The fate of the old home near the shores of Lake Sue was almost certain: death by bulldozer.
It’s the same demise one out of every eight homes in Winter Park — or more than 1,000 in the last two decades — meets when prospective buyers decide the dirt is worth more than the house.
And the 1,900-square-foot bungalow with a round sun room wasn’t any different. Mansions had already gone up all around it, leaving the house looking like a knee-high toddler at a party of adults.
Allen is part of a small, but growing movement of Winter Parkers who have decided they don’t have to build big to live big.
They are choosing to build up old homes rather than tear them down. And, in the process, save the city’s old-style charm.
But even somebody like Allen, a soft-spoken woman with an artist’s eye for big potential, wasn’t convinced at first that she could save the house.
Untamed landscaping hid the sleek lines that make the house an example of modernist architecture popular around the time it was built in 1949.
The inside was a disaster.
The ceiling was caving in from water damage. The kitchen was dark and closed off. Plaster was peeling off the walls. Black and white checkered tile — laden with asbestos — was standing between Allen and a million-dollar view of Lake Sue from the rounded sun room.
About two weeks into the project Allen concedes she was ready to put down her hammer and walk away.
But something kept her going. Maybe it was the memory of the spunky woman who lived in the home for 47 years before Allen found it.
The home belonged to Thelma McNew, the longtime principal at Brookshire Elementary, who died in 2009 at age 93.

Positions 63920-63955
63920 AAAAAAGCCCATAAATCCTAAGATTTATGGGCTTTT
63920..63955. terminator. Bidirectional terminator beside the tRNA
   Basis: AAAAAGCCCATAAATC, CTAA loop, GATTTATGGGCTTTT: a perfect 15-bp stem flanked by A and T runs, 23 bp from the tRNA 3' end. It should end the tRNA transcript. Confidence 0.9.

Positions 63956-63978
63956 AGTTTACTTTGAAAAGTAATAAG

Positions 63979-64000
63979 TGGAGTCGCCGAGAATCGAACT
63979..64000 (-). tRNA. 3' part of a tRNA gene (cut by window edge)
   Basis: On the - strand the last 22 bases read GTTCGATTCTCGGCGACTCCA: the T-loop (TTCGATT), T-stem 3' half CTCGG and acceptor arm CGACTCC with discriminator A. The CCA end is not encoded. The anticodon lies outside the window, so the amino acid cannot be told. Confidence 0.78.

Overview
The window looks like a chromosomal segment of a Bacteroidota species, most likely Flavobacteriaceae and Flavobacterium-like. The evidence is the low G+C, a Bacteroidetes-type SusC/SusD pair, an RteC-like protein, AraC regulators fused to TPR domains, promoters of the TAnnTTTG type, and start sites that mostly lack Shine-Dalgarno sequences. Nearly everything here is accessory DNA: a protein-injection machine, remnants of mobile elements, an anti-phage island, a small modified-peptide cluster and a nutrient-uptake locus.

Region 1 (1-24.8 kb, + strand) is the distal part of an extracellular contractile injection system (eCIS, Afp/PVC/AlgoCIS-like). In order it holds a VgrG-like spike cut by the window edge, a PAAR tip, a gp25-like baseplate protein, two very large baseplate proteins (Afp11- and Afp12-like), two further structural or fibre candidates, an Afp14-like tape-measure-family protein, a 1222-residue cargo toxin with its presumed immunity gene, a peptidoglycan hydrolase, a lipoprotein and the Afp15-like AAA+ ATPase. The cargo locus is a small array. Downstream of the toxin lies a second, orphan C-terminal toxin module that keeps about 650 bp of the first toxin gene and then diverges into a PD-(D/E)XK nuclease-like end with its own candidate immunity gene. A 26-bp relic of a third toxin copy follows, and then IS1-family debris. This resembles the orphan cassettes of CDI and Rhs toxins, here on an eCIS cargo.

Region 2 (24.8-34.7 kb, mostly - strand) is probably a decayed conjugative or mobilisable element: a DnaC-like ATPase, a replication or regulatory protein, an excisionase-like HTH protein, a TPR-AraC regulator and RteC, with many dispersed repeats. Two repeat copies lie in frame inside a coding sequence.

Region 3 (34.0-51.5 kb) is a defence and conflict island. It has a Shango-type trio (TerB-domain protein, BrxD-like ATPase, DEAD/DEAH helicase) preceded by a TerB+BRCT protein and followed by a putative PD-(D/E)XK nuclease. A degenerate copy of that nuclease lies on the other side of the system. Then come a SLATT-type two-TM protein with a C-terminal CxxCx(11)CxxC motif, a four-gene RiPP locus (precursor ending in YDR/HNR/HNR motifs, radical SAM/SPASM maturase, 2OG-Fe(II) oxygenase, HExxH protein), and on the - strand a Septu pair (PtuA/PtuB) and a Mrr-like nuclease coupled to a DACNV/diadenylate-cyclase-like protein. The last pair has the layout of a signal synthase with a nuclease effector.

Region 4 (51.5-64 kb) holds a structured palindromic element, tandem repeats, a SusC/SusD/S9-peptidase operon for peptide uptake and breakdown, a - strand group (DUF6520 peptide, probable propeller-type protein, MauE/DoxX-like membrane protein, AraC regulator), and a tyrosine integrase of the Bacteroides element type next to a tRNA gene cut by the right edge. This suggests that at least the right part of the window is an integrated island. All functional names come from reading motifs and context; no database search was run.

McNew still has a place in the home: A small portrait of her sits atop Allen’s piano in the renovated sun room.
The ceiling was redone with tongue-and-groove wood planks painted white. Carpet made of sea grass replaced the old asbestos tile. The room is light and bright and the view takes center stage with moss hanging off the old oak trees in front of the lake across the street.
Allen took down a wall that separated the kitchen from the living room. She took up three layers of linoleum to reveal the original oak wood floors.
And she found a way to deal with another quirk: two side-by-side bathrooms in the hallway.
She talked to one of McNew’s former caretakers and discovered that some older homes were built to accommodate the owners as well as their housekeepers during segregation.
Allen turned one bathroom into a closet and gutted and redid the other one with white subway tile and new fixtures.
The home is filled with small touches that show her commitment to repurposing materials.
She fashioned a dining room table and a desk from old heart pine that had to be removed from the garage. She sewed together her grandmother’s old table cloths to make a duvet cover that looks like it came straight from thePottery Barn catalog. She used old family doilies and runners to make the pillows.
“It was so worth it,” she said of the whole project. “The bones of the home are so much better than anything I could build now.”
Aimee Spencer couldn’t agree more.
She fell in love with a Spanish-style two-story from the 1920s in Orwin Manor that her real estate agent told her was a lost cause.
She and her husband embarked on a 5-month renovation before moving in. The home’s transformation was so astounding the Spencers won a preservation award from the Florida Trust last year and were featured in This Old House magazine.
It’s been more than a year since the city of Winter Park approved the demolition of one of its oldest and most historic homes, touching off a firestorm over the city’s flippant attitude about its past.
The city still hasn’t adopted a single rule change and has issued permits for 34 homes to be demolished since January.
For now, it’s up to homeowners like Allen and the Spencers to show how the city’s character is worth preserving one home at a time.